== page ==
Reinhard Oppel

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Julius Reinhard Oppel (1878 in Grünberg, Hesse – 1941 in Leipzig) was a German composer.[1]

He studied at the Hoch Conservatory in Frankfurt 1903–1909, was briefly an organist in Bonn, then from 1911 professor of composition at the Kiel Conservatory of Music,[2] and from 1928 professor of music theory at the Leipzig Conservatory.

Oppel was a student, correspondent,[3] and friend of Heinrich Schenker, the famous Viennese Jewish music theorist,[4] and made efforts to disseminate Schenkerian theory while a professor at Leipzig.

Oppel was an outspoken critic of the Nazis. Until 1938, Oppel often played the organ not only in Protestant and Catholic churches, but also in synagogues in Leipzig.


For a complete list of works, see the University of Hamburg link given below.

  • Piano pieces: 5 Stücke op. 21, Suite op. 26 and 4 Preludes op. 27.
  • String Quartet No.4 in F minor Op.33 (published 1928 by Edition Peters)[5] (nos.2 and 3 are in manuscript at the Oppel Memorial Collection.)
  • Sonata in D minor for Solo Violin, op. 12 (self-published 1910).[6]
  • Suite in E minor for Solo Violin, op. 19 (self-published 1913).[7]
  • Books and articles on Johann Sebastian Bach, Piotr Ilyich Tchaikovsky (mostly or wholly articles published in journals and collections) and others
    • (e.g.) "Tschaikowsky als Liederkomponist."[8]
    • Jacob Meiland (1542-1577). Ein Beitrag zur Musikgeschichte des Ansbacher Hofes, Diss[ertation]. München, 1911, Pfungstadt, 1911.
    • Über Orgelstücke und Orgelspiel (Part 1: Betrachtungen und Ratschläge über Studium und Vortrag von Tonwerken für Orgel (mit Notenbeispielen)) (no Part 2?) (Hecht, 1898)

Only a small number of the opp. no. from 1-33 seem to have been used for published works (another included a set Op.6- Liturgy Op.6 no.3 and other works), the others reserved for works that remained in manuscript at least during his lifetime, e.g. his string trio in C minor op.10. Other works in manuscript received no opus number at all (e.g. the second and third string quartets and the two string quintets. However, the first string quartet, though in manuscript, was given op. 18, in E major.)[9]


The Korean pianist Heejung Kang[10] has revived music by Schenker and his students Reinhard Oppel, Paul Kletzki and Arnold Mendelssohn, in concert and on record:

  • Rediscovered Lieder and Piano Pieces by Kletzki, Oppel, and Schenker, College of Music at UNT. 2002
  • Piano Music Vol.1. Heejung Kang. Toccata Classics 2011

A Japanese String Quartet Starhill Quartet recorded Quartet No.4 F minor op.33 in 2018. The detail can be found in the webpage (Japanese only).


  1. ^ Hollfelder, Peter. Geschichte der Klaviermusik: Western continental Europe: 1989 "Reinhard OPPEL (1878-1941), geboren in Grünberg (Hessen), ist nach dem Musikstudium am Hochschen Konservatorium in Frankfurt von 1903 bis 1909 Organist in Bonn, ab 1911 Kompositionslehrer am Konservatorium in Kiel und ab 1928 Lehrer für Musiktheorie am Landeskonservatorium in Leipzig. Er stirbt in Leipzig."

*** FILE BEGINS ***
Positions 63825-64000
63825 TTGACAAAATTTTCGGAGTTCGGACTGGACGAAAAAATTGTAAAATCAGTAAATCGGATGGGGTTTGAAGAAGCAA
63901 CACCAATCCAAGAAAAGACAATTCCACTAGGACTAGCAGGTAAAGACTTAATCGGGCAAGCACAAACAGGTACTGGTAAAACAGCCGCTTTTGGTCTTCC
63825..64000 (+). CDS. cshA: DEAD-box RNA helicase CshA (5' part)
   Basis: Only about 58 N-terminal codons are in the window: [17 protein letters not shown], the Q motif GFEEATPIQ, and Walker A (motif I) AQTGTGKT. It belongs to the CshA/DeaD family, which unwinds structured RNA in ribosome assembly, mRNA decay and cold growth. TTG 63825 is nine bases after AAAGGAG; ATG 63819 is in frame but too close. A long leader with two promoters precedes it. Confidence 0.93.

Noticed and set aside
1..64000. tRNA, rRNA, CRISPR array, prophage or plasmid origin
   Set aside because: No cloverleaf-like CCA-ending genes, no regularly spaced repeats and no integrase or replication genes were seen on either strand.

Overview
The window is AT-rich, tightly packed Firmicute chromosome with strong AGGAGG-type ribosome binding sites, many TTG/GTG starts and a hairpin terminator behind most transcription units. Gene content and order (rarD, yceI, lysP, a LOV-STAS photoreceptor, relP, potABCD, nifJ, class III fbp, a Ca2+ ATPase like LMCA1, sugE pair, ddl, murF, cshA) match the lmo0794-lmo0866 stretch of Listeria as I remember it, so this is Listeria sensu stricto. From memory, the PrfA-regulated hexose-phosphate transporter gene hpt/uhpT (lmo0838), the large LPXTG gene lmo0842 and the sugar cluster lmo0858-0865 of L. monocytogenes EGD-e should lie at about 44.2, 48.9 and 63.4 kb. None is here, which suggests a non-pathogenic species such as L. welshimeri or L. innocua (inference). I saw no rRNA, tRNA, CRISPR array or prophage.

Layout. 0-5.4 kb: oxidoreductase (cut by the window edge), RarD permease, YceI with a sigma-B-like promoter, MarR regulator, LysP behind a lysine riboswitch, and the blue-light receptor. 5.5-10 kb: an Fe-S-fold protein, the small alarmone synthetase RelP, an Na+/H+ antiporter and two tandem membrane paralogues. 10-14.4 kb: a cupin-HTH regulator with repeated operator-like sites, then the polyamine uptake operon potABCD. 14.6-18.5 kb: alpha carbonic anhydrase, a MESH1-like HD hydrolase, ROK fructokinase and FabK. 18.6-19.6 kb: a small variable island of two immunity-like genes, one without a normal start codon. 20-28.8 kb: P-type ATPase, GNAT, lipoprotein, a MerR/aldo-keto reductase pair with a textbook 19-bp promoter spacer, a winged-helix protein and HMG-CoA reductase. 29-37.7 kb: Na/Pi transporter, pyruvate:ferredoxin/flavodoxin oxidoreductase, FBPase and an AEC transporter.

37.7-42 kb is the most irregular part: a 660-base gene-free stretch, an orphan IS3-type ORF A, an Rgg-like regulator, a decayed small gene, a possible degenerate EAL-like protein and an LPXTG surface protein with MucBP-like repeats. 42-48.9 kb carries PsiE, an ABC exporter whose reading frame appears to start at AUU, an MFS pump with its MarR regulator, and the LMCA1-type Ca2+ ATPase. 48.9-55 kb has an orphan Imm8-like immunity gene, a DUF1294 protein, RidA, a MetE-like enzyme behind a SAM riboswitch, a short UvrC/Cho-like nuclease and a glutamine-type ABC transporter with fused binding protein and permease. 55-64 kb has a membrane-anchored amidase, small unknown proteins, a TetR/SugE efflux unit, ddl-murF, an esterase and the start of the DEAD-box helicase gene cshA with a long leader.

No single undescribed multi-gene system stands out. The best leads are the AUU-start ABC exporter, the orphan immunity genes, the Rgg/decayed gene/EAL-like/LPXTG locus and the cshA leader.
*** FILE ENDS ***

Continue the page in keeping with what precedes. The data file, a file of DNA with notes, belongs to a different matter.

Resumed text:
2. ^ "Correspondence between (Julius) Reinhard Oppel and Heinrich Schenker". Schenker Documents Online. Retrieved June 23, 2014. - also, of course, another reference/citation is to translate into English the German snippet in the first paragraph of the article by Mr. Peter Hollfelder
  3. ^ Ayotte, Benjamin McKay (2004). Heinrich Schenker: a guide to research (New York: Routledge); also "Heinrich Schenker as Composition Teacher: The Schenker-Oppel Exchange." Music Analysis 20/1: 1-1 15. Examines in detail Oppel's arrangements of three of Handel's solo cantatas (HWV 108, 102, and 115) in the context of his correspondence with Heinrich Schenker."
  4. ^ Paul Kletzki and Reinhard Oppel: two forgotten composers by Timothy D. Jackson in Jewish Music Institute Newsletter No. 6, January 2004 Archived 2006-02-27 at the Wayback Machine
  5. ^ See e.g. this link for a report of receipt of 1928 publication. See also OCLC 4790782, OCLC 702354094 - two of three WorldCat entries listing libraries that have the 4th string quartet in score and/or instrumental parts in their collection; other library catalog-aggregators besides Worldcat - KVK, SBN-Italy, etc. - may have more still.
  6. ^ OCLC 165338589
  7. ^ OCLC 165338591
  8. ^ Published in Neue Zeitschrift für Musik. Jg. 76/1909. S. 528 - 531.
  9. ^ See the worklist at Hamburg. Other works listed with opus number but not published include for example a violin concerto in violin-piano reduction, op. 20, in G minor; a sonatine for violin and piano ("Lille, 1918"), op. 24; the 2nd piano sonata, op. 25; Messe für vierstimmigen Chor op. 32, 1926 (premiered 2000); "Stimmungsbilder, für Klavier op. 37, Januar 1939" - etc.
  10. ^ Heejung Kang

External links[edit]